After my initial confusion, I figured that the whitespace must be something other than an ASCII space character, tab, etc.   By some experimentation, I noticed that there were several bytes being represented in that "whitespace".

To try and figure out what the bytes/characters were, I created a little PERL code segment that looked like:

while ($filecontents =~ /([^\d\w\s\t\.:;&\,\-\(\)]+)/){
    $f = $1;
    $d = $1;
    $f  =~ s/(.)/sprintf("%x ",ord($1))/eg;
    print "f is $f\n";
    $filecontents =~ s/$d/zzz/g;


Basically, the code goes thru the file, finds oddball characters and prints them out.  When I ran it, it produced the following:

   f is e2 80 83
   f is e2 80 a8
   f is e2 81 84
   f is c2 b0 

Note that each of those looks like a multi-byte character, but what are they?

Well, I do love the internet.  I cut and pasted e2 80 a8  into Google and found that it was an "em space", aka Unicode character \u2003.

Once I was able to get the Unicode character, I could just replace all of the em spaces with a regular space, and the rest of my program worked as designed.  Same idea with the other special characters.  Two of those characters were not whitespace, but were non-ASCII characters as well (fraction slash and degree symbol).

Note that, at least in my case, I had to match using the hex versus the unicode character. In other words

    $filecontents =~ s/\xe2\x80\xa8/ /g;

I'm assuming this is because the Unicode would be a UTF-16 character but I'm dealing with a UTF-8 encoding?   For next time, I should see if I can export the RTF to a UTF-16 text file.  Maybe it would be easier :)

Monday, February 10, 2014

UIWebView, URL history, and redirects

Sometimes it seems the simplest things turn out to be much more complicated than they should be.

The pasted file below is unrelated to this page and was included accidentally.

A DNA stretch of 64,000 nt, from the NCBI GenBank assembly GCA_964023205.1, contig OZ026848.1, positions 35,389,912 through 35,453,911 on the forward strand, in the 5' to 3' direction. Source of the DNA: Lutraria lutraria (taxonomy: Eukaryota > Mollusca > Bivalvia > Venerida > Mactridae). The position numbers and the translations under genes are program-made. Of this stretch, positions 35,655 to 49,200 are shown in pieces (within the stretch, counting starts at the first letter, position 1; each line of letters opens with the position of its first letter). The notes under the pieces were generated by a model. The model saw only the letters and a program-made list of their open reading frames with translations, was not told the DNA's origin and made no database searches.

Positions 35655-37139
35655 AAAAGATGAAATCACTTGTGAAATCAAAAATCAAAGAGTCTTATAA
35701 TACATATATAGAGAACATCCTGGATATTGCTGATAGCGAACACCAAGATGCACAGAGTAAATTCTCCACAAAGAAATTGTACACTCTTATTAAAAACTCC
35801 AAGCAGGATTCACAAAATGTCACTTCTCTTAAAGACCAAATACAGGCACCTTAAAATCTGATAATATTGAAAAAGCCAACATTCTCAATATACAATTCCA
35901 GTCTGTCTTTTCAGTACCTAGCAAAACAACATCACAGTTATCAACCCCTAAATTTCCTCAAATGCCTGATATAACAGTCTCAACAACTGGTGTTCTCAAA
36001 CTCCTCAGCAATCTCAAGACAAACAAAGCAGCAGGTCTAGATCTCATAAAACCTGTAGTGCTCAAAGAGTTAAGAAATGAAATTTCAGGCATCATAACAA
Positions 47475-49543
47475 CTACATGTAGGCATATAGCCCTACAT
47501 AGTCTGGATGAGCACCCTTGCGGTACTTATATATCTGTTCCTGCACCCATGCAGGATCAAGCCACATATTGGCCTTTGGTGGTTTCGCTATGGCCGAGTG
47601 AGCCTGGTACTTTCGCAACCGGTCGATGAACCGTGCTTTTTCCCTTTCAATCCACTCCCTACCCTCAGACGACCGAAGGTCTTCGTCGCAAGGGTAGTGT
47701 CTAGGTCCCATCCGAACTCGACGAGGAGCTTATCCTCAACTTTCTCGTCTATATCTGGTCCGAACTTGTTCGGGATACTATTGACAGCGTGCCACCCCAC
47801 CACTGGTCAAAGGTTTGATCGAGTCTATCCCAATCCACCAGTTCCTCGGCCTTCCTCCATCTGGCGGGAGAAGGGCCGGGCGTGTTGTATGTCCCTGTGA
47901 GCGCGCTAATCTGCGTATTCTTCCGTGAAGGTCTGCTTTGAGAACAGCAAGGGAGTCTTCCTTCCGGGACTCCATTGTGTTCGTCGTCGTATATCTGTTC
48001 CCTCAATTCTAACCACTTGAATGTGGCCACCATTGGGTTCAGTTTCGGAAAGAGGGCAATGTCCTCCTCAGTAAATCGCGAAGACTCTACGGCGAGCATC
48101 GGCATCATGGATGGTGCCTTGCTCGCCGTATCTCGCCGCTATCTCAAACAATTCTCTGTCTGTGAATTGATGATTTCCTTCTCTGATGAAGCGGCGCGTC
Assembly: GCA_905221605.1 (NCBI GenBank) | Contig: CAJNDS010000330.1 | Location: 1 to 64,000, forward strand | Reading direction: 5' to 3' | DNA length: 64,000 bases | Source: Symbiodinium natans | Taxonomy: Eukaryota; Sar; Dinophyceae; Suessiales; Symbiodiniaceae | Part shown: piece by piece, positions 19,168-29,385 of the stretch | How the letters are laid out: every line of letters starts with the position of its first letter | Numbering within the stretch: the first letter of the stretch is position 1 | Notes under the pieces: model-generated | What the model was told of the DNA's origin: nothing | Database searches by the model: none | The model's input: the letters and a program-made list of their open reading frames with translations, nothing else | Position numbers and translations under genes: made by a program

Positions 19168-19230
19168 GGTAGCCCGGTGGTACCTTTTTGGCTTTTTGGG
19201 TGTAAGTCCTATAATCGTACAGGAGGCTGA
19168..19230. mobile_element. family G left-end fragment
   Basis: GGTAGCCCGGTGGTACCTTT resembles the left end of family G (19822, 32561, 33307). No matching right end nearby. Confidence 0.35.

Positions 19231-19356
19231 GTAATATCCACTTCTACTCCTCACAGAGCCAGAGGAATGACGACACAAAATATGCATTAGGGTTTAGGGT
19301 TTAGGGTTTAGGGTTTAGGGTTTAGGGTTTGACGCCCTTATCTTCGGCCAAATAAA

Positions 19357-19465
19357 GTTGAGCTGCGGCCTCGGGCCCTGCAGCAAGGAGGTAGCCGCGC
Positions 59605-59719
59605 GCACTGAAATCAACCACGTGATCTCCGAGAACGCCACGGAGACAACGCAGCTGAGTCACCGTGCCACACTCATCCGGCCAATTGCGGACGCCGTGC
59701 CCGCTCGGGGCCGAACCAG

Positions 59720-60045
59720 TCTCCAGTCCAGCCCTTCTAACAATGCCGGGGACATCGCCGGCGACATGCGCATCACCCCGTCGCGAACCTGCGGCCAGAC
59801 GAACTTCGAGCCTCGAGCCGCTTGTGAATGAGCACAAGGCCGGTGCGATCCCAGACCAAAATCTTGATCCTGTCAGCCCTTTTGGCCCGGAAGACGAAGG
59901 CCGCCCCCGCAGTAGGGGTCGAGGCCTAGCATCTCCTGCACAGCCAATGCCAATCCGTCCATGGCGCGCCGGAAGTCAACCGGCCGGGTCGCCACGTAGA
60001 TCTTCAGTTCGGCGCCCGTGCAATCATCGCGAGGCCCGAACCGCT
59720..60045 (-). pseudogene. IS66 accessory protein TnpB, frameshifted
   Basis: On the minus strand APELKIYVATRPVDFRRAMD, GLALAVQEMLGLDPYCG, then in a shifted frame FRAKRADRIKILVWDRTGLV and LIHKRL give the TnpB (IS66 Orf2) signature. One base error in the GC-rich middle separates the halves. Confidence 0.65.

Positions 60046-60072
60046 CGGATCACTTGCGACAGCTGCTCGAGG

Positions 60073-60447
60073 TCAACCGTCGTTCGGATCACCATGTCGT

In several of our apps, we include help files written in HTML which are loaded locally from the bundle into a UIWebView.  Sometimes those help files contain links to web pages.

The problem is that UIWebView doesn't treat locally loaded webpages as part of the history stack.  Thus if the user clicks a link and visits a web page, there is no simple way for the app to return to the original locally loaded HTML file because [webview canGoBack] returns NO.  Grr.

My first attempt to deal with the issue was to just reload the local file if [webview canGoBack] was NO.  However, if the same locally loaded HTML file contains two web pages, and the user visits each, after the attempt to return from the 2nd webpage,  [webview canGoBack] will return YES and [webview goBack] will display the first webpage, because the first webpage was never removed from the UIWebView's history, and there's apparently no way (that I was able to find) to get rid of it.  Grrr.

The next step was to try and maintain my own count of visited URL's and back out of them as the user clicked the back button.   I implemented this by adding to the count in the UIWebView delegate method shouldStartWithRequest when the navigationType was UIWebViewNavigationTypeLinkClicked and removed them with each click of the back button.  Great!  Except that redirects also load with a navigationType of UIWebViewNavigationTypeLinkClicked so the user would have to click "back" several times for no clear reason because the link count was incremented for each redirect.  Grrrr.

I was able to finally make it work with some insight from this tutorial.  The key I learned was that  the webViewDidFinishLoad delegate method is not called until the redirects have been resolved. (But it may call the method several times as it loads the contents of the page).

Below are the key elements of the code:

- (BOOL)webView:(UIWebView *)webView shouldStartLoadWithRequest:(NSURLRequest *)request navigationType:(UIWebViewNavigationType)navigationType
    // we use the linkClicked boolean because with redirects, this method is still called multiple times and we only want
    // to increment once.
    if (linkClicked == NO && navigationType == UIWebViewNavigationTypeLinkClicked){
        linkClicked = YES;

        if (linkStack == 0){
            scrollOffset = webView.scrollView.contentOffset;
    return YES;
- (void)webViewDidFinishLoad:(UIWebView *)webView
    if (linkStack == 0 && scrollOffset.y > 0){
        // reset the scroll if we are coming back to a page after a clicked link.
        [wv.scrollView setContentOffset:scrollOffset];
        scrollOffset = CGPointMake(0, 0);
    NSURLRequest* request = [webView request];
    if ([[request mainDocumentURL] isEqual:lastMainDoc])
    linkClicked = NO;
    [self setLastMainDoc:[request mainDocumentURL]];
    NSLog(@"finished loading %@", [[request mainDocumentURL] absoluteString]);

    if (linkStack > 0){
        if (linkStack == 1 || [wv canGoBack] == NO){
            [self loadFile];

        } else {
            [wv goBack];

- (void)loadFile
    // load local HTML file

I'm sure there are a few other ways to address this problem, but this is what worked for me....